Both the penal and criminal justice systems are complex institutions that are manipulated by the three branches of the state and federal governments. To think any one of these branches is responsible for the high volume of prisoners in the U.S. is naive at best. The executive, legislative, and judicial branches of government act semi-autonomously, and partially in concert, to create this hulking mess we call the "justice system". Where there are supposed to be checks and balances against the abuse of power, when it comes to dealing with crime the three join forces and turn into bullies.
Yes, crime absolutely has to be punished and there is still a need for prisons to incapacitate those who pose a real danger to the community, but this is only the beginning of what should be a process of re-education and assisted re-entry. Prison has become the end result, a dumping ground for offenders and innocents alike. Convictions and sentences are all that matter now. It's a small wonder the U.S. incarcerates more citizens per capita than any other democratic nation in the world and is second only to Russia and China. An appalling fact when we invade third world countries to promote democracy and lambast many others for their human rights violations.
Maybe there are simply a lot of criminals in the U.S. and this justifies the need for the prison industrial complex to churn out new prisons like cars. Maybe the lawless are about to overrun society! What is most likely and more truthful is there are too many laws and no realistic preventative measures for reducing crime, incarceration, and recidivism rates.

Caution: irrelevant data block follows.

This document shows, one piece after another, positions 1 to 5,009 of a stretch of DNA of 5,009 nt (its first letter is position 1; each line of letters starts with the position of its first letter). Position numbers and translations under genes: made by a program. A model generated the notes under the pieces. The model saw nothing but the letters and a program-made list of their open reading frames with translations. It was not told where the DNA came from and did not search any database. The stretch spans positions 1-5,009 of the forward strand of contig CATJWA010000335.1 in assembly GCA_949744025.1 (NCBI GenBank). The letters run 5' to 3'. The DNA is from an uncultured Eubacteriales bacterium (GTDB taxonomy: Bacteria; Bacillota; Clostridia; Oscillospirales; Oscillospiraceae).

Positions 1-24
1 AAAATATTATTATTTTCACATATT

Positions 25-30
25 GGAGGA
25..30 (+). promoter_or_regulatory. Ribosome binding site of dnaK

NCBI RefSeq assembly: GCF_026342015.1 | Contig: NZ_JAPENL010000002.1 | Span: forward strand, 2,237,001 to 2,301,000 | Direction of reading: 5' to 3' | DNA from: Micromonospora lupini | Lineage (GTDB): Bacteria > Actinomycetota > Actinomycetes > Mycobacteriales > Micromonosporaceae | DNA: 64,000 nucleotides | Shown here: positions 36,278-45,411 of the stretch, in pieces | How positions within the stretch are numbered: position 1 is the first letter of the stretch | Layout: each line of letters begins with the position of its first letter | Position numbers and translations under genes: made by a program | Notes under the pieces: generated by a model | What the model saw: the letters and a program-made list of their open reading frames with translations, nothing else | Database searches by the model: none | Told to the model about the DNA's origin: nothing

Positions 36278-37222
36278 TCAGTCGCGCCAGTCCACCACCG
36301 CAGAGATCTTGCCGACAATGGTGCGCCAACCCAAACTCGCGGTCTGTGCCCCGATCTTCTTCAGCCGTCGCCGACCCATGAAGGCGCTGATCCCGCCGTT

It's also pretty obvious crime and punishment are thoroughly embedded in our culture to such a degree that it has become entertainment. Well over half of the shows on prime time and day time TV are crime dramas, police and detective shows, judges and lawyers at work (the public defender is usually the bad guy), government agencies after international criminals, women in prison, crime scene investigators, and more. There are countless movies and books illustrating with relish our love of crime and punishment.
Society is interested in the "just desserts" of those who violate the law but, for reasons too lengthy and involved to explain in a single post, that usually means the poor and disenfranchised. God forbid an innocent spends 20 or 30 years in prison -- he or she becomes collateral damage and is always known for that conviction. This is one of many side effects of incarceration binge. Who cares what happens after a conviction has been gained -- as long as somebody is held responsible and there's a lengthy prison term or death sentence, justice has been served.
I'm here to tell you that prison is not the end. The people America incarcerates are not on an island south of Florida (though some are there too) or another planet where criminal offenders are exiled. We are shoved in the back of the closet next to that vote you never really think about and grandma's Christmas sweaters. We are not skeletons but real people who live under the onus of a system out of control and drunk on power, deaf to the cries that echo behind steel doors.
Lyle C. May